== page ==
Several factors are needed to continuously supply the cells and tissues in your body with oxygen:
- There must be enough oxygen in the air you are breathing
- Your lungs must be able to inhale the oxygen-containing air — and exhale carbon dioxide
- Your bloodstream must be able to circulate blood to your lungs, take up the oxygen and carry it throughout your body
A problem with any of these factors — for example, high altitude, asthma or heart disease — might result in hypoxemia, particularly under more extreme conditions, such as exercise or illness. When your blood oxygen falls below a certain level, you might experience shortness of breath, headache, and confusion or restlessness.
Common causes of hypoxemia include:
- ARDS (acute respiratory distress syndrome)
- Congenital heart defects in children
- Congenital heart disease in adults
- COPD Chronic obstructive pulmonary diseases
- Interstitial lung disease
- Medications, such as certain narcotics and anesthetics, that depress breathing
- Pneumothorax Collapsed lung
- Pulmonary edema
- Pulmonary embolism
- Pulmonary fibrosis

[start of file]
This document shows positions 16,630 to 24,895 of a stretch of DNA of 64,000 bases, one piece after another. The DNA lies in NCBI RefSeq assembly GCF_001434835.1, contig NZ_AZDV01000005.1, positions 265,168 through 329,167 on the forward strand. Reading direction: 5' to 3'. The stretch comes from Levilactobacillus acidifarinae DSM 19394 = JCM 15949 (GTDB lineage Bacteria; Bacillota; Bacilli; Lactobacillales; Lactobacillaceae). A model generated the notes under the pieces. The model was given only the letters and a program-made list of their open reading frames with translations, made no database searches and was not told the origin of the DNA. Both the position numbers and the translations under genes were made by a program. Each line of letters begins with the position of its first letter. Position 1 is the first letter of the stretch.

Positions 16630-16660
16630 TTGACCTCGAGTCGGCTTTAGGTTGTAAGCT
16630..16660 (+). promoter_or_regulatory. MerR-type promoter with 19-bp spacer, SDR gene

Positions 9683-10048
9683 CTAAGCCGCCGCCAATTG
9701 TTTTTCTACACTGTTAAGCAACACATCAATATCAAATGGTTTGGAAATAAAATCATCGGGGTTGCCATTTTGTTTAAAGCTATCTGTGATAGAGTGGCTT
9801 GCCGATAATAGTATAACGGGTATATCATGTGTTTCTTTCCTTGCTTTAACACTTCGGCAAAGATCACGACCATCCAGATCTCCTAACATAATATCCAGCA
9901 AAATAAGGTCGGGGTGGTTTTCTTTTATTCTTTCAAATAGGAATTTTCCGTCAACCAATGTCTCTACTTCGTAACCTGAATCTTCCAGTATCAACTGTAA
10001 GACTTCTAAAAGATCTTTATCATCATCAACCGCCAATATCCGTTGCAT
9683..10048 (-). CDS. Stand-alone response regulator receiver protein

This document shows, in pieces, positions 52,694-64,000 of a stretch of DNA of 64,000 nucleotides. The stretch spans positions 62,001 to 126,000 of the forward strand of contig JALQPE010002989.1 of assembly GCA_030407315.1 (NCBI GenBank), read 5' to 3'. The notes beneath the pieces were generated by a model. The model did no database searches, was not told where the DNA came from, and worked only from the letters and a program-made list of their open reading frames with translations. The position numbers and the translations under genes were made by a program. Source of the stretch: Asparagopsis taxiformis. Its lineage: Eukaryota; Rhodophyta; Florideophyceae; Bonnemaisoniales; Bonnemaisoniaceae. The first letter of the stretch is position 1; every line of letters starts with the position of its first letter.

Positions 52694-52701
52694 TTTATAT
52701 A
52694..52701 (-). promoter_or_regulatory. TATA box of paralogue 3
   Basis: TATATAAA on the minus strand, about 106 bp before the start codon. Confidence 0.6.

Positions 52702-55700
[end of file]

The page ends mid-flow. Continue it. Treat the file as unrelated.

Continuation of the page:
- Sleep apnea
Dec. 25, 2015
Causes shown here are commonly associated with this symptom. Work with your doctor or other health care professional for an accurate diagnosis.
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- Wilkinson JM (expert opinion). Mayo Clinic, Rochester, Minn. Nov. 28, 2015.
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- Broaddus VC, et al., eds. Acute hypoxemic respiratory failure and ARDS. In: Murray and Nadel's Textbook of Respiratory Medicine. 6th ed. Philadelphia, Pa.: Saunders Elsevier; 2016. http://www.clinicalkey.com. Accessed Nov. 18, 2015.
- Vincent JL, et al., eds. Arterial hypoxemia. In: Textbook of Critical Care. 6th ed. Philadelphia, Pa.: Saunders Elsevier; 2011. http://www.clinicalkey.com. Accessed Nov. 18, 2015.
- Strohl KP. Overview of obstructive sleep apnea in adults. http://www.uptodate.com/home. Accessed Nov. 18, 2015.
- Wilkins MR, et al. Pathophysiology and treatment of high-altitude pulmonary vascular disease. Circulation. 2015;131:582.
- Living with COPD. National Heart, Lung, and Blood Institute. http://www.nhlbi.nih.gov/health/health-topics/topics/copd/livingwith. Accessed Nov. 18, 2015.